Enter in vs Enter? When do we use "enter in" and "enter" ? for instance: the food enter my mouth. And in which cases do we use "enter in"???
Apr 23, 2013 9:29 PM
Answers · 2
You can 'enter in' a competition, or a race; you can make an 'entry in' a race, or a log-book or a journal. I feel food does not normally 'enter the mouth' however, because that somewhat implies the food has intention and enters of its own accord (but maybe you could say it in some situations - as soon as the first food in a week entered my mouth I almost swooned from delight!). You enter a home, a building, you can enter into a discussion, an argument.... oh who can explain the vagaries of English! haha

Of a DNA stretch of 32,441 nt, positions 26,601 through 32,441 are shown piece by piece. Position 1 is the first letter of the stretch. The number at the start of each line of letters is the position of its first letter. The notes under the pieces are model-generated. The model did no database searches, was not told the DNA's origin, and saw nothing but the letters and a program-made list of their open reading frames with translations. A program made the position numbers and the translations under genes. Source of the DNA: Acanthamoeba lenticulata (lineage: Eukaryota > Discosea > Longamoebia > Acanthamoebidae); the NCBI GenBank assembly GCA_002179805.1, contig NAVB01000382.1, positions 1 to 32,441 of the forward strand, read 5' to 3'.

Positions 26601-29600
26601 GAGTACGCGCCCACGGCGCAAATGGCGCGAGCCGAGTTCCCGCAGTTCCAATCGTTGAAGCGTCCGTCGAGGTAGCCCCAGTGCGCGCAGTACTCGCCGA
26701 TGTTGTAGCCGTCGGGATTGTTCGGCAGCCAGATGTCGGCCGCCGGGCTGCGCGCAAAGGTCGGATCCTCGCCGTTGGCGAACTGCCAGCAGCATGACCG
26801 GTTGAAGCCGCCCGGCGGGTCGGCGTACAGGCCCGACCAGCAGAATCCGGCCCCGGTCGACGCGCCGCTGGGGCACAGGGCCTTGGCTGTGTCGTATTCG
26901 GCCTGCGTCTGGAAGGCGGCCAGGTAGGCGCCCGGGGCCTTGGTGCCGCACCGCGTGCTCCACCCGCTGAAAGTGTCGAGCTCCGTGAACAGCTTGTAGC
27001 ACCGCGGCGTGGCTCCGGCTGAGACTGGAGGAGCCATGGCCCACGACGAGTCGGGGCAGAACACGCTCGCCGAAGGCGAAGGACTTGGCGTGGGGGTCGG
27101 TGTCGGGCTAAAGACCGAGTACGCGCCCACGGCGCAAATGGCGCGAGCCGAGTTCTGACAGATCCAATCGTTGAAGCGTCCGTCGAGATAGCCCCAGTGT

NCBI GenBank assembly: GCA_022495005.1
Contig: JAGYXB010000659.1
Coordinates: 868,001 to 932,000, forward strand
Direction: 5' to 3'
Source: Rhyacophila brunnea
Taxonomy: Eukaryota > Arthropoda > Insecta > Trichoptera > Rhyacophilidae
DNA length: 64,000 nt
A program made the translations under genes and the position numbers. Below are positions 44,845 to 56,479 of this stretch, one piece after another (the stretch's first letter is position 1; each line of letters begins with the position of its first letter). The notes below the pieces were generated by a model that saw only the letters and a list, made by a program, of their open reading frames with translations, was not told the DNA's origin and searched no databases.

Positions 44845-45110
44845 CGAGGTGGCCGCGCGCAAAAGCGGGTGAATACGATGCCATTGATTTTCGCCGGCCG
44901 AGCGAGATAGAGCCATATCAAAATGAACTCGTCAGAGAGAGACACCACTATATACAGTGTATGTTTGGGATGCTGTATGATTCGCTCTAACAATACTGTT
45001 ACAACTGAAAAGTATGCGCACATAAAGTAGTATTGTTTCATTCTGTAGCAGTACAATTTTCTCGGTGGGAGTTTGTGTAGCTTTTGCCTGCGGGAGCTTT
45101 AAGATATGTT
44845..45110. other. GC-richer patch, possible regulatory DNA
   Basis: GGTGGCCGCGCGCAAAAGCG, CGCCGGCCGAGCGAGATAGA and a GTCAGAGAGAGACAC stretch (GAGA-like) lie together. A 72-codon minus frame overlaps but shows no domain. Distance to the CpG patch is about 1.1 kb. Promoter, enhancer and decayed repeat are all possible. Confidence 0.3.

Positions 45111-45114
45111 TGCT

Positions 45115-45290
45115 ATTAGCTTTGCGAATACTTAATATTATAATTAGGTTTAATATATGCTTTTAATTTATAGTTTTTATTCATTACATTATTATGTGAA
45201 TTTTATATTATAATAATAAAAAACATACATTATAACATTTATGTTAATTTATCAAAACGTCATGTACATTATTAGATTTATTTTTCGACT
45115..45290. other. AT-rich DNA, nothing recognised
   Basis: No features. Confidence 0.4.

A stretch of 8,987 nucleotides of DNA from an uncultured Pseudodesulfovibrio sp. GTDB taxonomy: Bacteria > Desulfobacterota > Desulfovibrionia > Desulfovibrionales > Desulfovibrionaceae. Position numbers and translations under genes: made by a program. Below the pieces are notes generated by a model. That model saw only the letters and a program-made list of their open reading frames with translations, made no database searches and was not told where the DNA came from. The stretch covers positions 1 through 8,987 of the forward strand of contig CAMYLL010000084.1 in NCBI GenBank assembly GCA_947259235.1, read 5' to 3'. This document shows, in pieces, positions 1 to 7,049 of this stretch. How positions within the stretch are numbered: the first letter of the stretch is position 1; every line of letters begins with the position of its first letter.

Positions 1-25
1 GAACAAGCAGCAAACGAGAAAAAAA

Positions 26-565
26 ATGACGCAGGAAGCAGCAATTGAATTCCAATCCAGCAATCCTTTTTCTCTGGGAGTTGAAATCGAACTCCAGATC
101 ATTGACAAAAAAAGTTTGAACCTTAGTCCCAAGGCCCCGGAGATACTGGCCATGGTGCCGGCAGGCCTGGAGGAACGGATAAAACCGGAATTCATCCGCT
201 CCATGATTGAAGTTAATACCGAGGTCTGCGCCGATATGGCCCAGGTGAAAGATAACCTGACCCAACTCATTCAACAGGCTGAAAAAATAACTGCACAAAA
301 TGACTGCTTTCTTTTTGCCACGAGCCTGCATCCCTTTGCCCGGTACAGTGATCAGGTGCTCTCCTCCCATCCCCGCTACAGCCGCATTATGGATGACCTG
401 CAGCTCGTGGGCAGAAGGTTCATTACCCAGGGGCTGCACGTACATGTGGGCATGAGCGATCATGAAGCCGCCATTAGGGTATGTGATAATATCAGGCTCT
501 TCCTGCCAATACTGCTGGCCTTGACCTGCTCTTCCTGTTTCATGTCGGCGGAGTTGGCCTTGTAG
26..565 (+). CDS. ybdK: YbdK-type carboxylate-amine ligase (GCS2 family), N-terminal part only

April 23, 2013
I don't think there's any case where "enter in" is required. Anytime you say "enter in" you can probably say "enter" and it will have the same meaning. "Enter in" is just a style choice. The word "in" adds an extra feeling of going inside, but you don't have to use it.
April 24, 2013
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